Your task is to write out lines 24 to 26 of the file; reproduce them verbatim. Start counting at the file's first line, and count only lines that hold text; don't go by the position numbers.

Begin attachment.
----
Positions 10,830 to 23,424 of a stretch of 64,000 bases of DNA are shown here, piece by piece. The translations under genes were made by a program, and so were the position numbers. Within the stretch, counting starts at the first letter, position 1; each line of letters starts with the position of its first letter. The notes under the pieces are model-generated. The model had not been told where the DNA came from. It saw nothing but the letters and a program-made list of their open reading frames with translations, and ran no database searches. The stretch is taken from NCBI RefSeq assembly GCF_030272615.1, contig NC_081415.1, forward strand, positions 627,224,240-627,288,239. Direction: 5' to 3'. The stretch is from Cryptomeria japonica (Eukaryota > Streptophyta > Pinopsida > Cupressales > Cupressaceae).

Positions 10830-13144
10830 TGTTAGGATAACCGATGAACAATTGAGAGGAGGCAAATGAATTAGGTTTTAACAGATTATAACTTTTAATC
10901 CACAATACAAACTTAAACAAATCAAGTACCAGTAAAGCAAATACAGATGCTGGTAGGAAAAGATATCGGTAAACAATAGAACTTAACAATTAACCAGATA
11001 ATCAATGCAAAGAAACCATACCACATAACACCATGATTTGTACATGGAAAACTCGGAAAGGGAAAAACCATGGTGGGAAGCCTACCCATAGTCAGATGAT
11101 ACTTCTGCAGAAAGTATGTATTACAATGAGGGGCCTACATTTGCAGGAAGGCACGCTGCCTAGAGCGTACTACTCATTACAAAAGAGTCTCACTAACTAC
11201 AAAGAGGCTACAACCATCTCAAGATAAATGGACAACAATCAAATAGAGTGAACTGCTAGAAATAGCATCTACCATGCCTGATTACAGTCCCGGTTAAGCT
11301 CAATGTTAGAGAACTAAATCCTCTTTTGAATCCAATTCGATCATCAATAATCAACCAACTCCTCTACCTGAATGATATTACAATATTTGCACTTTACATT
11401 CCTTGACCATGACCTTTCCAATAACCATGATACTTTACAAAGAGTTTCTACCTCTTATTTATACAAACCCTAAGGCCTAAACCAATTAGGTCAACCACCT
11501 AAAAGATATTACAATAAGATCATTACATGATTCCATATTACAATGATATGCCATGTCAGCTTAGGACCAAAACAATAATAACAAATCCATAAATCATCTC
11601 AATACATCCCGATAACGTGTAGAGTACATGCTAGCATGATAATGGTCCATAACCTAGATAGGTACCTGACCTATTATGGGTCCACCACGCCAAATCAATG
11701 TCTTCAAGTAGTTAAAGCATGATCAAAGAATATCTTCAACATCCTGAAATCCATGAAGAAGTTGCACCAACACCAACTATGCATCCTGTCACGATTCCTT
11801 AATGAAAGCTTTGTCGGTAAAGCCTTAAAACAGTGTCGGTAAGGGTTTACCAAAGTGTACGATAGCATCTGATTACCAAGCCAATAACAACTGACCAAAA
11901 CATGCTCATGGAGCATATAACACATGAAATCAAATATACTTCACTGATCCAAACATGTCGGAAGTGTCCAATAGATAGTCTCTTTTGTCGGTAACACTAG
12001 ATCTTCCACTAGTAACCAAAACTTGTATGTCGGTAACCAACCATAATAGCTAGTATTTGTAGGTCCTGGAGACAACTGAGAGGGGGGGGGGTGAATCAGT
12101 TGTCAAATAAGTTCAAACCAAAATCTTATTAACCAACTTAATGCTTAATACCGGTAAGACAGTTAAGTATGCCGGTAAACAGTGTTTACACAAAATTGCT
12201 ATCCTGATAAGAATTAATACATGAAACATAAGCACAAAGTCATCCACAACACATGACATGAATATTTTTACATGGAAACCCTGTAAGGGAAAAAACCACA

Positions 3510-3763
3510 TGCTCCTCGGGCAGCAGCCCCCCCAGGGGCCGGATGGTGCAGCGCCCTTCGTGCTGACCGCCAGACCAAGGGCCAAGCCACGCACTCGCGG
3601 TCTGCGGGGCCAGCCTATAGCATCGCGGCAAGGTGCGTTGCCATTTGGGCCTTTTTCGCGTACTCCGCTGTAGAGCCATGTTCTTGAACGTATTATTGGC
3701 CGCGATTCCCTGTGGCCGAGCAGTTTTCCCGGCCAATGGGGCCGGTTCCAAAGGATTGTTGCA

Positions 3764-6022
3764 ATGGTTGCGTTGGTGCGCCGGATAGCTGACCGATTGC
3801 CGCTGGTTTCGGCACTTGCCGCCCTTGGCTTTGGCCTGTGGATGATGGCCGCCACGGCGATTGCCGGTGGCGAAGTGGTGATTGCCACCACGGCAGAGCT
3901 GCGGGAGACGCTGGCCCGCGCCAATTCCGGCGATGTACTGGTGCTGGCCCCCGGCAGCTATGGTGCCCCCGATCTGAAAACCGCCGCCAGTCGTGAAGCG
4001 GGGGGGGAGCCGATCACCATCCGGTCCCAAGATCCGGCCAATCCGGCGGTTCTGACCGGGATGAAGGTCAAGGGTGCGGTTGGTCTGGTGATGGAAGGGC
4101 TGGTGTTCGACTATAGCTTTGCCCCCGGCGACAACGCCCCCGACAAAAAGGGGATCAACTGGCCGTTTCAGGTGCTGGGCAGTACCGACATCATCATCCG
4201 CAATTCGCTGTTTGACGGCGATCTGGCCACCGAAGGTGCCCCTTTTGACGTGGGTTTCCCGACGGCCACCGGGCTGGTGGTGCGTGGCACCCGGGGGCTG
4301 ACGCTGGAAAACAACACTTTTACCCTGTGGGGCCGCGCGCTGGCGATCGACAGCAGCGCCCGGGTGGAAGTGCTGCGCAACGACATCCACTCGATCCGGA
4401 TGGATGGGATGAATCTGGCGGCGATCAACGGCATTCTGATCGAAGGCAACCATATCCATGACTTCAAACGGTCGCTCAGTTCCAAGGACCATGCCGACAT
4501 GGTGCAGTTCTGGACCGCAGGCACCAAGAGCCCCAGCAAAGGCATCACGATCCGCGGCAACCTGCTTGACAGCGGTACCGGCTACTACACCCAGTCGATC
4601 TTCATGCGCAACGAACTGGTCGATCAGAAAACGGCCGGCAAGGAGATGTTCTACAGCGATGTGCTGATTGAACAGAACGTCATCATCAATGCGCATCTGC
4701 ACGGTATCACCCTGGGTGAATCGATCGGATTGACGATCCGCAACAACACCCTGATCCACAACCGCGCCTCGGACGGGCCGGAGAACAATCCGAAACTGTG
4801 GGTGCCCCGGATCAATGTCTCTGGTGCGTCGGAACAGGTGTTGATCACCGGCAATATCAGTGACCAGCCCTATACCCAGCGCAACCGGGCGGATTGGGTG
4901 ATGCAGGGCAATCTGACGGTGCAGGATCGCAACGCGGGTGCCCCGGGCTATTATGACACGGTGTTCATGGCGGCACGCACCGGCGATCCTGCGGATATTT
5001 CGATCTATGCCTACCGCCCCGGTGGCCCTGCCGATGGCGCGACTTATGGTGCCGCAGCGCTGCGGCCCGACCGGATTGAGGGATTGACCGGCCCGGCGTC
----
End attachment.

3801 CGCTGGTTTCGGCACTTGCCGCCCTTGGCTTTGGCCTGTGGATGATGGCCGCCACGGCGATTGCCGGTGGCGAAGTGGTGATTGCCACCACGGCAGAGCT
3901 GCGGGAGACGCTGGCCCGCGCCAATTCCGGCGATGTACTGGTGCTGGCCCCCGGCAGCTATGGTGCCCCCGATCTGAAAACCGCCGCCAGTCGTGAAGCG
4001 GGGGGGGAGCCGATCACCATCCGGTCCCAAGATCCGGCCAATCCGGCGGTTCTGACCGGGATGAAGGTCAAGGGTGCGGTTGGTCTGGTGATGGAAGGGC